circus

The town that hanged an elephant – the macabre story behind Murderous Mary’s dreadful execution

Red Eldridge joins the circus On September 11, 1916, Sparks World Famous Shows Big Top Circus arrived in St. Paul, Virginia, a tiny mining town nestled in the hills of Clinch River Valley. It was that same day that 38-year-old Walter “Red” Eldridge, a hotel janitor, was hired on the spot as an assistant elephant trainer. Eldridge knew nothing about elephants but felt certain he could wield the hooked elephant stick that was required to keep the beasts in line. Besides, he was a drifter that had already roamed the country in a boxcar – a travelling circus-life with Sparks World Famous Shows would be right up his alley. Sparks World Famous Shows was owned and operated by Charlie Sparks. It was a small travelling circus that

The history of the Freak Show and the legendary freaks who promoted the popular attractions

The history of the freak show Freak shows were popular attractions during the mid 19th to mid 20th centuries until changes in societal attitudes towards handicapped persons and tightening of local laws prohibiting “exhibition of deformed human beings” led to the decline of the freak show as a form of entertainment. Featuring attractions such as deformed humans and animals, unusual physical performers, “pickled punks” (abnormal fetuses preserved in glass jars), and occasional hoaxes (e.g. “bouncers” - fake pickled punks made from rubber), the freak show has captivated audiences since as early as the 16th century. The 1600's  thru 1800's By 1600, severe physical human deformities and animal abnormalities were no longer deemed bad omens or manifestations of evil spirits residing within the person’s body and the public display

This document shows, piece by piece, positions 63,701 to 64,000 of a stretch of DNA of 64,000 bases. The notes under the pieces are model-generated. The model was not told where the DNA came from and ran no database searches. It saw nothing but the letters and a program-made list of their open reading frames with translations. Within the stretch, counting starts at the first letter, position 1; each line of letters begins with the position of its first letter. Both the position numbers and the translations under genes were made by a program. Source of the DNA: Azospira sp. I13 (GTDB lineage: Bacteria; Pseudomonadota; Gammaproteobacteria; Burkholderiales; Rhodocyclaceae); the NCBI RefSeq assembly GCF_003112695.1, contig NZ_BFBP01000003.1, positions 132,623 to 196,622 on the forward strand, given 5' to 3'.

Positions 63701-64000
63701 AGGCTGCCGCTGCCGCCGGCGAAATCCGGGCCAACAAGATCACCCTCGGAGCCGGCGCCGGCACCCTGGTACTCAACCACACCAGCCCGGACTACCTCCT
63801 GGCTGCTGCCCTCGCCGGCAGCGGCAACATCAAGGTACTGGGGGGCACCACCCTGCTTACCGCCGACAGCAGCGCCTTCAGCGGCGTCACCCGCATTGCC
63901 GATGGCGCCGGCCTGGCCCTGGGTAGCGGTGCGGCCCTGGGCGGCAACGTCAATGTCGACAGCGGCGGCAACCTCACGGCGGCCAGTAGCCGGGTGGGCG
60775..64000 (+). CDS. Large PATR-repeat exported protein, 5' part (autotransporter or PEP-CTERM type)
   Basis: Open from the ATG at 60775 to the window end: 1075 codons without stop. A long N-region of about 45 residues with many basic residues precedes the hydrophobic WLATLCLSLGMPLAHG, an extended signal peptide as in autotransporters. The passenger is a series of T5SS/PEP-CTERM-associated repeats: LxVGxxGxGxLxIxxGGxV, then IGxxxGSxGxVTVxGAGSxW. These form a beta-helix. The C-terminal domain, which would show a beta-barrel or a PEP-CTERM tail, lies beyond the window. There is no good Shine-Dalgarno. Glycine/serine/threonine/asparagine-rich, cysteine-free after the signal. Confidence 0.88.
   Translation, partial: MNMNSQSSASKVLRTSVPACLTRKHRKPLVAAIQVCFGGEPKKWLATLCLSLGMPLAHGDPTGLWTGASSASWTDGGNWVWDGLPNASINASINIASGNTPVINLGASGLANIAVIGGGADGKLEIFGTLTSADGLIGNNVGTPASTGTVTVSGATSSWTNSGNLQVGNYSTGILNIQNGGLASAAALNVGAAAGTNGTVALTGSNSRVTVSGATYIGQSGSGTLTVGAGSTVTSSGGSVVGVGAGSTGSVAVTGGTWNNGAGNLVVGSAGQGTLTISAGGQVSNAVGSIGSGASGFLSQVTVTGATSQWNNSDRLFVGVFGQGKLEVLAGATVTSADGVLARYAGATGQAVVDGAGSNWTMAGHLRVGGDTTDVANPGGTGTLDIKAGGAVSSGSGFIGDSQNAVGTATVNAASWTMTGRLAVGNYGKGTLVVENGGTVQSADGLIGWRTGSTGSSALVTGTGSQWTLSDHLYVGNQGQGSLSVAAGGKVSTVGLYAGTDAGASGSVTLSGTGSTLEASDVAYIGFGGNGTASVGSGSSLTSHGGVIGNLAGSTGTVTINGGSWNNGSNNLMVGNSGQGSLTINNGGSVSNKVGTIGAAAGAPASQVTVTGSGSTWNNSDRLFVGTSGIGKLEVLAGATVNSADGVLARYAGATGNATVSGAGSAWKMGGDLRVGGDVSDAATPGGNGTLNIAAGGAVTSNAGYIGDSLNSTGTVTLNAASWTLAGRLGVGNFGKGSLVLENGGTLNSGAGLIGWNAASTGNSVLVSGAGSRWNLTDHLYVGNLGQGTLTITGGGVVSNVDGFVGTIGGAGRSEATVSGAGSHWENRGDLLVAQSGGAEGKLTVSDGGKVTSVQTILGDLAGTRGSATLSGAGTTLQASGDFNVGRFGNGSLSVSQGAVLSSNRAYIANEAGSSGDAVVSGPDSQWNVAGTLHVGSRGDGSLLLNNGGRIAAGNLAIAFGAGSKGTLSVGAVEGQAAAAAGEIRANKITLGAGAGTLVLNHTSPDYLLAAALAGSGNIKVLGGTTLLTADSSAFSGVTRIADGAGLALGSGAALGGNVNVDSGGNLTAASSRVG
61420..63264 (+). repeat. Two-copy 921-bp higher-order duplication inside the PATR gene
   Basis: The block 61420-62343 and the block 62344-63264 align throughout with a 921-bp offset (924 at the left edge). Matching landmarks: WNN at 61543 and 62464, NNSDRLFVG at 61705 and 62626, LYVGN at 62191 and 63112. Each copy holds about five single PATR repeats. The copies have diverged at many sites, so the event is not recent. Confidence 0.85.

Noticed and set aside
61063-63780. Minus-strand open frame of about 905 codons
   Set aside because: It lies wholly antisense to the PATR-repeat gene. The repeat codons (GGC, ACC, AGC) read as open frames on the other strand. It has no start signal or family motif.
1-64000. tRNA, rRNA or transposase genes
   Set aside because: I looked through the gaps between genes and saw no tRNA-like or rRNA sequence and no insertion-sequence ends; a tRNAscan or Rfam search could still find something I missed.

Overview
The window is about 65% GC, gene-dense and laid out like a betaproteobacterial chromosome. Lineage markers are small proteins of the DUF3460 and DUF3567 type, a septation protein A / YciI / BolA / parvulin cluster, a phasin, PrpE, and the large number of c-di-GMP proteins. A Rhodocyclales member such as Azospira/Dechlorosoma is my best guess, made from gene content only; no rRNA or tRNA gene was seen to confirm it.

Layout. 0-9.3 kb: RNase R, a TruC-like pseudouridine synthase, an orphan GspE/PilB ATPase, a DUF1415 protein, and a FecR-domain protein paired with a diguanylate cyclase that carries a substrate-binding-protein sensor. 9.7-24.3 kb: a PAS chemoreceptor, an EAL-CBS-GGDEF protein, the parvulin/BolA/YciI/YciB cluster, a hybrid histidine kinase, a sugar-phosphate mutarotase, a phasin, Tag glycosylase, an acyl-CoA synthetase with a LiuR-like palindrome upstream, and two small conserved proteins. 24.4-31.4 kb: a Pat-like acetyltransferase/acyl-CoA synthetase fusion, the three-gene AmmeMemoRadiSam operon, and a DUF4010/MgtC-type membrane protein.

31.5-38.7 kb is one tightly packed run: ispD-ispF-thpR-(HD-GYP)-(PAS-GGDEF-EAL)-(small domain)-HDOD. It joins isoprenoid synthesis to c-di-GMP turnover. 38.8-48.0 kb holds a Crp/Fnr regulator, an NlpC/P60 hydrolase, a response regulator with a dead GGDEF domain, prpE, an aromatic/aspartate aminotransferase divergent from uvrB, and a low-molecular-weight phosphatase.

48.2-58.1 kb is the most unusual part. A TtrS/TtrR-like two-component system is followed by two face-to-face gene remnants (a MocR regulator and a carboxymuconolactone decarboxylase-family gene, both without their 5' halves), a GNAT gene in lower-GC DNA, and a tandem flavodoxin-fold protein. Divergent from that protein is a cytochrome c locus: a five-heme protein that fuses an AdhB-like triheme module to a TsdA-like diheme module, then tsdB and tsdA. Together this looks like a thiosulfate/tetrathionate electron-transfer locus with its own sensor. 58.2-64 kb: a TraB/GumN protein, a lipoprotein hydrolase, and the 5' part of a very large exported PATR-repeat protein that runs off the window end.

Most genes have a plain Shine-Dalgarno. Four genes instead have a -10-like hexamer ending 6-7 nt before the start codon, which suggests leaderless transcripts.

Freezing weather wipes out entire German flea circus troupe

Say it isn't so! An entire troupe of circus performing fleas has fallen victim to the freezing temperatures holding Germany in its frosty grip. Flea circus director Robert Birk says he was shocked to find all of his 300 fleas dead inside their transport box Wednesday morning. Leaving him unable to fulfill his performance engagements, Birk scrambled to find and train a new batch (i.e. find a new batch of "lively" fleas). Luckily, an insect expert at a nearby university was able to provide 50 new fleas in time for the first show on Sunday.